How To Plant Grass Seed

Almost everyone has to plant grass seed at some point in their lives. Grass seed is a great way to get a new lawn started. It’s a big job, but it will be worth it when you can finally enjoy a lush green yard.

But how should you go about planting your grass seed? What are the basics that you need to know in order to get the best results? In this blog post, we’ll outline everything you need to know in order to plant grass seed like a pro!

We’ll start by discussing the different types of grass seed and when is the best time of year to plant them. Then we’ll walk you through each step of the process, from preparing your soil to watering and maintaining your new lawn.

By the end of this post, you should have all the information you need to successfully plant grass seed and create the lawn your whole neighborhood will envy. Let’s get going!

Sowing Grass Seed

Grass seed is basically what it sounds like. It’s a collection of seeds that, once set out in the ground and nurtured, will sprout into grass. You can buy it in a large bag and it consists of tiny seeds which resemble little grains that measure approximately 1 cm or less in diameter.

When we talk about sowing grass seed, we are talking about spreading and planting grass seed on a lawn or field that doesn’t currently have grass on it. You may have heard that is also called reseeding your lawn.

Re-seeding is when you plant new grass seed in a lawn in which the grass has thinned out or you want to replace your current grass with a new grass type. However, planting or sowing grass seed can be done on any patch of soil, regardless if it had grass on it before or not.

Types of Grass Seed

Grass seed is relatively easy to sow, but there are a few things you need to know before you get started. The first thing to consider is what type of grass seed you want to use.

There are two main types of grass seed: cool-season and warm-season grasses. These different varieties have different requirements and perform better in varied circumstances, such as the time of year you sow the seeds.

Warm Season Grasses

Warm-season grasses are grasses that begin growing when the temperature reaches 50 degrees Fahrenheit (10 C), and they flourish best in temperatures ranging from 77 to 95 degrees Fahrenheit (25 – 35 C). In the winter, they go dormant and become brown.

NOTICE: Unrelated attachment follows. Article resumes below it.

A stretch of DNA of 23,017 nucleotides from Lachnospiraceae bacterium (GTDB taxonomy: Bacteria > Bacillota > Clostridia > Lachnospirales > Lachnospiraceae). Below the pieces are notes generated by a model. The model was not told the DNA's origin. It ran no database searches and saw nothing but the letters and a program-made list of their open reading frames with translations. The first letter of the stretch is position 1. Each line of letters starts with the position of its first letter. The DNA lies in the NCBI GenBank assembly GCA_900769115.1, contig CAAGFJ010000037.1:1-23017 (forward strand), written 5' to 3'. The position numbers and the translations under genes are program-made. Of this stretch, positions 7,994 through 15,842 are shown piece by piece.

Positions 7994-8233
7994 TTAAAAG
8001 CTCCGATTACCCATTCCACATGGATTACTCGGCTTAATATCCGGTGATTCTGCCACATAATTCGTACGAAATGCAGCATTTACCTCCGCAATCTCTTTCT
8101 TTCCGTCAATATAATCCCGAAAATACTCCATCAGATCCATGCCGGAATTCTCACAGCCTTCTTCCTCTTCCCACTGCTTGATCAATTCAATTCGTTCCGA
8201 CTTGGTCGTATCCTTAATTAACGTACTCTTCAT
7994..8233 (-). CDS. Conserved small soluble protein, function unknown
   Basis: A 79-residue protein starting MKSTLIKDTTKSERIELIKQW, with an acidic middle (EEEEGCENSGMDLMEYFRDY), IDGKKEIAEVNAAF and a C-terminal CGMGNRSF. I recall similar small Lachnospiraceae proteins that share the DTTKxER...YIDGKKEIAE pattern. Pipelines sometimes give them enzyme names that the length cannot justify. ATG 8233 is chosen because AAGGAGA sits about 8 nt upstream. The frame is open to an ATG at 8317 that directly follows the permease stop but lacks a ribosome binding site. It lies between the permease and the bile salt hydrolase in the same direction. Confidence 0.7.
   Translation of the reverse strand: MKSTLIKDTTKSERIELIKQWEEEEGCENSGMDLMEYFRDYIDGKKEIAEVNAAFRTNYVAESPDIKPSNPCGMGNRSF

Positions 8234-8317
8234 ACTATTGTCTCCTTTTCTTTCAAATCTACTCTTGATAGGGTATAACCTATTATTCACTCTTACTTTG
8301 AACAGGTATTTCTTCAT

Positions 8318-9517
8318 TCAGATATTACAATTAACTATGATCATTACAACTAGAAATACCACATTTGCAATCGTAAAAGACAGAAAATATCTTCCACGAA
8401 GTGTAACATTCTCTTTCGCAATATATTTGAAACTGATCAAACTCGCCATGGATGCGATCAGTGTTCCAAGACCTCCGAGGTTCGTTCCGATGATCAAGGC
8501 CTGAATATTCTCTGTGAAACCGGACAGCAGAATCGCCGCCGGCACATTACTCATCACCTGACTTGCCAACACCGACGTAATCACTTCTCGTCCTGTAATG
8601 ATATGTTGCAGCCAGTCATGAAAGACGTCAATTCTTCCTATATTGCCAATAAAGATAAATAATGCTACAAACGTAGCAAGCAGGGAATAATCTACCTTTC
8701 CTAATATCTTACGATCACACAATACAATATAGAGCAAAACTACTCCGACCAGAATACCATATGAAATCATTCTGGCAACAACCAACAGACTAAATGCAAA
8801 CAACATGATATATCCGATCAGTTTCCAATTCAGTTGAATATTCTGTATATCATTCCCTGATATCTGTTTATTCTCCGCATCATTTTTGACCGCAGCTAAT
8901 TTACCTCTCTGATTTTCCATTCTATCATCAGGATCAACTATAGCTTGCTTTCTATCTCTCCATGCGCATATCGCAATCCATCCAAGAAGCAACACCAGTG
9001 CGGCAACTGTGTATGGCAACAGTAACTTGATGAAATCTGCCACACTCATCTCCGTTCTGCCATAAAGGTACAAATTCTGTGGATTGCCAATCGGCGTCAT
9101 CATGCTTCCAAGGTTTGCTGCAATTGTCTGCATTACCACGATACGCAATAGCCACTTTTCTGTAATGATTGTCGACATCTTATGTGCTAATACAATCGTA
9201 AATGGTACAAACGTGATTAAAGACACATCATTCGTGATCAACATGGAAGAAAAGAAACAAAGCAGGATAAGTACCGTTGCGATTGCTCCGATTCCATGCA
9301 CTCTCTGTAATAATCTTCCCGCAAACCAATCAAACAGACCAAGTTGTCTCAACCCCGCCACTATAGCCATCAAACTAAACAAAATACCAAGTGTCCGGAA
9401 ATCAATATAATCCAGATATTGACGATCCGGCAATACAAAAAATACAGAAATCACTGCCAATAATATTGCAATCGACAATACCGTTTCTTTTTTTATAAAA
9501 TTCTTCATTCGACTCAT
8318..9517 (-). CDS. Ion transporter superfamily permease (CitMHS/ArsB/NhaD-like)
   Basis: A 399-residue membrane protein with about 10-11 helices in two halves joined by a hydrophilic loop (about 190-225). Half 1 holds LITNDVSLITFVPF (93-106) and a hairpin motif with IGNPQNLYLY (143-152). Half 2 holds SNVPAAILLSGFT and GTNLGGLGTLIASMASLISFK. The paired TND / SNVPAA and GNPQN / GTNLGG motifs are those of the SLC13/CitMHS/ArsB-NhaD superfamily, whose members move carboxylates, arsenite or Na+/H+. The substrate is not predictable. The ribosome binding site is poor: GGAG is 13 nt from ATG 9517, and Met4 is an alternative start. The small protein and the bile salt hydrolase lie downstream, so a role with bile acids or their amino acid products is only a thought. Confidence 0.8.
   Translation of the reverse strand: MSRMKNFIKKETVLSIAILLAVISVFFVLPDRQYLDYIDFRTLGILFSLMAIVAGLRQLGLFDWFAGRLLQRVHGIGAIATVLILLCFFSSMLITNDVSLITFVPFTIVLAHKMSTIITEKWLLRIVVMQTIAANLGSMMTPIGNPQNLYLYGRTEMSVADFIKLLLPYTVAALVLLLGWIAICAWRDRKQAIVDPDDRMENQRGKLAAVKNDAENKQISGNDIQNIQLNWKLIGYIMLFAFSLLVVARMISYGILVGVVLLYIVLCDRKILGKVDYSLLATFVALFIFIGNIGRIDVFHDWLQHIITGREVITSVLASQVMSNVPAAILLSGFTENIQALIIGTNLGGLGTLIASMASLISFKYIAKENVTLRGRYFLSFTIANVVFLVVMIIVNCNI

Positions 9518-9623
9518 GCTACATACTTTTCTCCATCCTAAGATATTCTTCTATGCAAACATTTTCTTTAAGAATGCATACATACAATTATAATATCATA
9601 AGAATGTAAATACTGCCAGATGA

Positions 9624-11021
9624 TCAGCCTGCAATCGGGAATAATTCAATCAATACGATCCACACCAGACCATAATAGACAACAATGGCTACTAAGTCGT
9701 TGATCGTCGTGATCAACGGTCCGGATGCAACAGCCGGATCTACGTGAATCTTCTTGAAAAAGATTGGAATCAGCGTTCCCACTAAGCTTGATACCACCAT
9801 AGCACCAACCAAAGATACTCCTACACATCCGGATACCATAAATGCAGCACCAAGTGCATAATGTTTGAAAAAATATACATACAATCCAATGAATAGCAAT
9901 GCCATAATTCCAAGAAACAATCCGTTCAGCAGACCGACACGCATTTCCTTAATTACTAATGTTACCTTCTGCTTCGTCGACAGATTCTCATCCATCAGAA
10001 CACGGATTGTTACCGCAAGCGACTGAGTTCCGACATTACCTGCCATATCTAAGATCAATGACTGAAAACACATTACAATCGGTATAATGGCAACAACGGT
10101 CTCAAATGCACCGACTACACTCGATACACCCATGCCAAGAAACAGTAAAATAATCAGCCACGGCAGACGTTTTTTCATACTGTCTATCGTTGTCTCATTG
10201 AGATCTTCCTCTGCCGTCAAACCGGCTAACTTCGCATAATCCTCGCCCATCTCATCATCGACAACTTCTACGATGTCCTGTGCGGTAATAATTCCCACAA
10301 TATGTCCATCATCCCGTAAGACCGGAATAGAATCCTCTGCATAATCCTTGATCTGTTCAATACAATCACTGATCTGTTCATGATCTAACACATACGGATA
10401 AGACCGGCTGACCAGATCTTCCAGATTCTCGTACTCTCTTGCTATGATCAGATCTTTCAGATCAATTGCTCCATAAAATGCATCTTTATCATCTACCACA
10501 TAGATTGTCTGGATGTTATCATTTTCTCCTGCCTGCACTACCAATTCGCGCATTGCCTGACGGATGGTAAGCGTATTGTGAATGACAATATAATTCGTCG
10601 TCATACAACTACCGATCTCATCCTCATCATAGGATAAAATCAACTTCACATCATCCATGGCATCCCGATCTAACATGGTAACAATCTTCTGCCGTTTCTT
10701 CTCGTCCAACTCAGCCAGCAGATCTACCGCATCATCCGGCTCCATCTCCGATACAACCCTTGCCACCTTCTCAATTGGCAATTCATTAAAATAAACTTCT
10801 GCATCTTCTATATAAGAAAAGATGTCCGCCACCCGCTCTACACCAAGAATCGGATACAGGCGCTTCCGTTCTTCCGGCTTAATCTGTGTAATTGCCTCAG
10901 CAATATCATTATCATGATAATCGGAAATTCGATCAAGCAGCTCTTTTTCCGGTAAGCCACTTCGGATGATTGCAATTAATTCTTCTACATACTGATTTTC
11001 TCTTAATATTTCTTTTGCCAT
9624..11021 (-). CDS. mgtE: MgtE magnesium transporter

Many warm season grasses are resistant to drought conditions and can withstand significant summer heat. Zoysia Grass, Bermuda Grass, St. Augustine Grass, and Buffalo Grass are all examples of warm-season grasses.

Cold Season Grasses

Cool-season grasses thrive in areas with mild or cool summers, with two spikes of rapid development in the spring and fall. These grasses begin germinating at around 40 degrees Fahrenheit (5 C) and reach their peak growth rate anywhere from 50 and 75 degrees Fahrenheit (10 – 25 C).

Cool-season grasses are thick, green, and carpet-like in their growth pattern. They can withstand low temperatures and grow in lush lawns with little thatch. Cool-season grasses include Bluegrass, Ryegrass, Bentgrass, and Fescues.

Single Variety or Blend

Aside from selecting a high-quality grass seed that matches your area, you should also think about the unique qualities of your lawn. Examine the place where you want to plant the grass. Is there shade over one part of your lawn? Or any other specific properties that are not ubiquitous to the whole yard?

In this case, you might want to think of getting a grass seed blend. Seed is sold in different forms: pure seed of one variety, blends (various sorts of the same type) and mixtures (seed blends from various types).

Each type of grass seed has its advantages. You will have a more unified appearance if you use pure seed. Blends will be somewhat less uniform, but one variety may compensate for another’s flaws. The most biologically varied lawn is provided by grass seed mixtures. Your grass blades will not look identical, but the difference in types could increase your lawn’s chances of surviving disease and droughts.

When To Plant Grass Seed

The best time to plant your grass seed depends on the type of grass you are planting. Cold season grasses and warm season grasses have different needs and should be sown at different times of the year.

If you’re planting a cool-season grass, the best time to seed your lawn is in the fall, from late August through the end of September. However, they may also be planted in the spring, between early April and mid-May, if you had a bad winter and want to reseed for an excellent green summer lawn.

Warm-season grasses should be planted in the spring, around May; they aren’t meant to be grown in the fall because they will die over the cold winter months.

You don’t want to plant grass seed in the middle of summer or during the winter. Both would be bad for the seed and it most likely will not germinate at all. Summer is too hot and often doesn’t provide enough precipitation, and in winter the soil is frozen and not conducive to anything growing.

For additional information, see our post on when is best to plant grass seed.

How to Plant Grass Seed On a New or Existing Lawn

Once you have selected the right grass seed for your climate and needs, it’s time to plant. There are a few steps to get the most out of your lawn and grass seeds. First, you should prepare your lawn and soil, and only then should you plant your grass seed. Finally, don’t forget to water your seeds after they’re planted.